Laos has a developing adventure tourism industry that includes, but is not limited to, zip-lining, bungee jumping, rock climbing, and off-road bikes and buggies. Safety standards and training requirements for personnel operating these activities and safety inspections of the equipment may not be equivalent to those required for similar activities in the United States. We recommend that travelers check the safety records of adventure tourism operators.
Travel by speedboat on rivers in Laos is dangerous, especially when water levels are low. White water rafting, kayaking, tubing, and other water-based activities, including swimming in the Mekong, are dangerous. Foreigners have drowned or been seriously injured. Do not participate in any water-based activities while under the influence of alcohol or drugs. Laos does not have the same health and safety precautions as those in the U.S. Safety advice will be minimal, and there may not be warning signs at tourist sites.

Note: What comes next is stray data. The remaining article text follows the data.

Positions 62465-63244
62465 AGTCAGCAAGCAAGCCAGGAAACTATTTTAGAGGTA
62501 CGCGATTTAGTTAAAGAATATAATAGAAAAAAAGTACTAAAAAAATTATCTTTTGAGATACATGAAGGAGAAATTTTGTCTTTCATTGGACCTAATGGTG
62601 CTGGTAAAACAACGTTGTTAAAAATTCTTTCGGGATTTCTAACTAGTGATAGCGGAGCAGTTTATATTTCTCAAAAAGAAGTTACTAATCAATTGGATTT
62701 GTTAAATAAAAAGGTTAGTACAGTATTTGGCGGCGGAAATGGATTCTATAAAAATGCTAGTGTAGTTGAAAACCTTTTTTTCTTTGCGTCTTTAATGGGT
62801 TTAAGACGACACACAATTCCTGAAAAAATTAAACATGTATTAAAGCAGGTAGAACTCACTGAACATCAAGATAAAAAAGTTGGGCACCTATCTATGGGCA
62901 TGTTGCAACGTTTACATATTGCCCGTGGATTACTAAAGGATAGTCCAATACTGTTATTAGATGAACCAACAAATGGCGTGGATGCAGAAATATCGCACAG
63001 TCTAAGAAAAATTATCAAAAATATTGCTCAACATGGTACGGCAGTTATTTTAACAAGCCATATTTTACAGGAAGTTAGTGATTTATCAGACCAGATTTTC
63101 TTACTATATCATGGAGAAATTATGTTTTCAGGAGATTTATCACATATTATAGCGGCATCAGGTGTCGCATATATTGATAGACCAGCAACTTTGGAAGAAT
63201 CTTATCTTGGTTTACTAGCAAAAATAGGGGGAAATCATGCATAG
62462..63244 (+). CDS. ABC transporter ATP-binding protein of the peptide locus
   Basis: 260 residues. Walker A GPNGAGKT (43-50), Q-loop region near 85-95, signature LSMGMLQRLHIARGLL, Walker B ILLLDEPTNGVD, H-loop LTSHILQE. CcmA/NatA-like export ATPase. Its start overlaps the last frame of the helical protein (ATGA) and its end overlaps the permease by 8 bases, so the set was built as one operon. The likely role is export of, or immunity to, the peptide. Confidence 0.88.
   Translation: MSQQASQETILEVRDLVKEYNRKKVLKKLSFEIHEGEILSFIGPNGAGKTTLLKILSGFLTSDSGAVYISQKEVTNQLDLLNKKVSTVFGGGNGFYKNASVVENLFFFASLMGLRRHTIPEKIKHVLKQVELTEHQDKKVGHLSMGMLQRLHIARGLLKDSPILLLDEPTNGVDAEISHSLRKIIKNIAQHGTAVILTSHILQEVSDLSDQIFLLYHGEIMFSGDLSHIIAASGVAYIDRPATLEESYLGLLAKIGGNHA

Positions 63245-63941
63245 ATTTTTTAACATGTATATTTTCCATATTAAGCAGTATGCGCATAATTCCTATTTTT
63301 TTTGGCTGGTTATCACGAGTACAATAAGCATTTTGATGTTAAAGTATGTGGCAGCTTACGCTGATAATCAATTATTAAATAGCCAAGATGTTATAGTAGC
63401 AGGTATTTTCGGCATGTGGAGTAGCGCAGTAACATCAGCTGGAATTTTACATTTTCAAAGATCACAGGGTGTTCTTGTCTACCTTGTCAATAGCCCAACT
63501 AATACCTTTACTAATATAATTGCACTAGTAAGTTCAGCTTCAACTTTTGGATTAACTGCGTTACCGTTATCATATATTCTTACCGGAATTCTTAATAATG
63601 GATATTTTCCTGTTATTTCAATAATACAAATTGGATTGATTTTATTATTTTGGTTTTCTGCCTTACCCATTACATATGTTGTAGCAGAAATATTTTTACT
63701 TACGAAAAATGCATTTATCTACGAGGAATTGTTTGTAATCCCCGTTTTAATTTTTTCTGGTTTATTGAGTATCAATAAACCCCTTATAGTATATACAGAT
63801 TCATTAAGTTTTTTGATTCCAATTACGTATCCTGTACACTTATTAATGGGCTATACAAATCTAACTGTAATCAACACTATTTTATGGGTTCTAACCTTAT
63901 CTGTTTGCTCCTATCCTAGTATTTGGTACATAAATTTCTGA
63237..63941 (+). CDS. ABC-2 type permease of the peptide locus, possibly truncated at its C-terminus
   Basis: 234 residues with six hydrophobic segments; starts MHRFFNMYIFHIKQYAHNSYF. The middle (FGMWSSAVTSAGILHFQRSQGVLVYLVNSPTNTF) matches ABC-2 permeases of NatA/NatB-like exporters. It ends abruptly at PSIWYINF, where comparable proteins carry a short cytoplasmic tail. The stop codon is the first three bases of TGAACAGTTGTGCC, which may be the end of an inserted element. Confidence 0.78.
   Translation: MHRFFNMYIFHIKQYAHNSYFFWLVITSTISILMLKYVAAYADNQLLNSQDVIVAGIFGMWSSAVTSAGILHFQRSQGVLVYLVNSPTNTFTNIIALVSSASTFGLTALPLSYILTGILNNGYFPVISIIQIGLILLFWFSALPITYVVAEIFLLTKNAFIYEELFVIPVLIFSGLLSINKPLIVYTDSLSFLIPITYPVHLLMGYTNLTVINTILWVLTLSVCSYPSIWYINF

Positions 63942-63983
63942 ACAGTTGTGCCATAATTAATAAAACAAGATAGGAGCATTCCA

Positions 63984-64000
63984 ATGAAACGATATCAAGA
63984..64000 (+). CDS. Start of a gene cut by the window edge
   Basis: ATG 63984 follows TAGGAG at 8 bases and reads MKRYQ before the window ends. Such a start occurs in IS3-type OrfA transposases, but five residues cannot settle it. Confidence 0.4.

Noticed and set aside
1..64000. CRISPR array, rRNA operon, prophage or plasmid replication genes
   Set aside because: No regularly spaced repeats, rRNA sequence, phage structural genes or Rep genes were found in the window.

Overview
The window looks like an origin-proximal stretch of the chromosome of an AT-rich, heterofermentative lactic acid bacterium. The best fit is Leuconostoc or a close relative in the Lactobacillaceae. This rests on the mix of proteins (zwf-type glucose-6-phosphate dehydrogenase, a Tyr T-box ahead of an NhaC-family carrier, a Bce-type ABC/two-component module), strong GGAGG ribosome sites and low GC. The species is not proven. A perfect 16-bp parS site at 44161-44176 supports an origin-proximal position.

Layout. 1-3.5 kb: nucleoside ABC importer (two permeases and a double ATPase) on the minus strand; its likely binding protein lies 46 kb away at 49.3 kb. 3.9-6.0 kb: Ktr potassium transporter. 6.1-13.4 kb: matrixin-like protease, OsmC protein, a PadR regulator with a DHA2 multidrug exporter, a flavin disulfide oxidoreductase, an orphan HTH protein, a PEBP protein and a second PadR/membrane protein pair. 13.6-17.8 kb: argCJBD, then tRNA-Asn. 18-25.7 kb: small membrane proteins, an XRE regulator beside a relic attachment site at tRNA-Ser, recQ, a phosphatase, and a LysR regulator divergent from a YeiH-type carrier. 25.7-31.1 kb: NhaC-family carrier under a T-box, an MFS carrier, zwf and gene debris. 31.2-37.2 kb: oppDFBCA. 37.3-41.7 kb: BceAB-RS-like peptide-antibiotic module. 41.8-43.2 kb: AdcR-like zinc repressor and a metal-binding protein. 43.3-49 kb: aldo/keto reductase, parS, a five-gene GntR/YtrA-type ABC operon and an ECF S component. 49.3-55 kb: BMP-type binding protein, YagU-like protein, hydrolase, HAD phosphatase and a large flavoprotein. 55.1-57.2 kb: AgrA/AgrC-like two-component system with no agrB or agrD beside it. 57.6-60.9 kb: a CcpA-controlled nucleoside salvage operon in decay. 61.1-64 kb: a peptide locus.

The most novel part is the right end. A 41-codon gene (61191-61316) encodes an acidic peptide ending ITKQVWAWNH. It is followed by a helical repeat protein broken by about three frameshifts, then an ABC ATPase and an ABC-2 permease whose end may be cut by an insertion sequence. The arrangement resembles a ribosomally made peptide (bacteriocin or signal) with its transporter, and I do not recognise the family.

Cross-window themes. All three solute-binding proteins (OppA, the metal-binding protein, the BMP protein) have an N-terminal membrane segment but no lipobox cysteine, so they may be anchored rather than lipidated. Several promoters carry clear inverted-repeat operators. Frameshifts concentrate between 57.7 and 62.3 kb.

Contact Information for Available Medical Services
For medical assistance, please refer to the Embassy’s Medical Assistance page.
All land border crossings between Laos and neighboring countries close overnight. The Friendship Bridge connecting Vientiane to Nong Khai, Thailand closes from 2200-0600 daily. While it is generally possible for ambulances to cross the Vientiane Friendship Bridge at night, it sometimes takes several hours to arrange for the crossing to open, even in cases of severe medical emergency. Inquire locally about the hours of other border crossings.
Available Air Ambulance Services
Lao Skyways: +856-20-5550-2399
Country-specific Vaccination and Health Guidance
The CDC offers additional information on vaccines and health guidance for Laos.
OSAC Country Council Information
The Regional Security Office (RSO) is in the process of revitalizing the OSAC Laos Country Council. Individuals who are interested in participating in the Country Council or contacting the RSO should reach out to OSAC’s East Asia-Pacific team.
U.S. Embassy Location and Contact Information
Embassy Address and Hours of Operation
U.S. Embassy Vientiane, Thadeua Road, Kilometer 9, Vientiane
Hours of Operation: 0800-1700 Monday-Friday (excluding U.S. and local holidays)
Embassy Contact Numbers
Duty Officer (after-hours): +856-20-5550-2016
U.S. citizens living in or traveling to Laos are encouraged to register with the Smart Traveler Enrollment Program (STEP). If you enroll, we can keep you up to date with important safety and security announcements. It will also help your friends and family get in touch with you in an emergency.
Laos Country Information Sheet